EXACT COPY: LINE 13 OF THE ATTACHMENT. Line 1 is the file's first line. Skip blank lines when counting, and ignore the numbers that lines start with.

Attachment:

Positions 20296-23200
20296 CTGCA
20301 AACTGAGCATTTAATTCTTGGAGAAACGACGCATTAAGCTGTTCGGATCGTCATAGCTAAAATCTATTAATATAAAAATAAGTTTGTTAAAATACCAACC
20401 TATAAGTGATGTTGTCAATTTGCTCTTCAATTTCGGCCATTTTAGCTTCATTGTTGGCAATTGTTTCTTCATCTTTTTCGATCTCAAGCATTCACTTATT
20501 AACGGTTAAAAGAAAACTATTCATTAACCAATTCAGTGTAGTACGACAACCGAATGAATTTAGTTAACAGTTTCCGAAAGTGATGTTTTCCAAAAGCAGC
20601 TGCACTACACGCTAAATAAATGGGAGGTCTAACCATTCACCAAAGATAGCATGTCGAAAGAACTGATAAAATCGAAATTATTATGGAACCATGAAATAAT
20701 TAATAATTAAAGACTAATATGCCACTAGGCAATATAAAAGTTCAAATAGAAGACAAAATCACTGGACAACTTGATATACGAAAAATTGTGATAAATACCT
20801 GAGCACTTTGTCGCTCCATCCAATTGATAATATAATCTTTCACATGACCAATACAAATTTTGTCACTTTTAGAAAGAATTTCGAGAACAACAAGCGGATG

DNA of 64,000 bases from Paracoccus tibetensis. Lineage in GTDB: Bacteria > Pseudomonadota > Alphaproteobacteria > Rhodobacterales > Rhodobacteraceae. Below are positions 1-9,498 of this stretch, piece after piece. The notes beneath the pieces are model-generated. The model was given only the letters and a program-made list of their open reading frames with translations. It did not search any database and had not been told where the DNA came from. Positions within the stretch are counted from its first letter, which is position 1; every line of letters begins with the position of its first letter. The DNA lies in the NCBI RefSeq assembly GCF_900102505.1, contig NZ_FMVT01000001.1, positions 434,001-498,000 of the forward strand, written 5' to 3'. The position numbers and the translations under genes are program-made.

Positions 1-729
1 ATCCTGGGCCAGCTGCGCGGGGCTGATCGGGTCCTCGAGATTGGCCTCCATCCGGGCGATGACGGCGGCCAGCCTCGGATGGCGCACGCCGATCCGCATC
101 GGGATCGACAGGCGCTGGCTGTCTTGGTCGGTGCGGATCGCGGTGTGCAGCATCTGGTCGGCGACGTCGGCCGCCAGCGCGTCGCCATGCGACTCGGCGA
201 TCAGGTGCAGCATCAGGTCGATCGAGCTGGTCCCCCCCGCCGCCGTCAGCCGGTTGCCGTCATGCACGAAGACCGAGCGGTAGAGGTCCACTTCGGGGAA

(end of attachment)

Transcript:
201 TCAGGTGCAGCATCAGGTCGATCGAGCTGGTCCCCCCCGCCGCCGTCAGCCGGTTGCCGTCATGCACGAAGACCGAGCGGTAGAGGTCCACTTCGGGGAA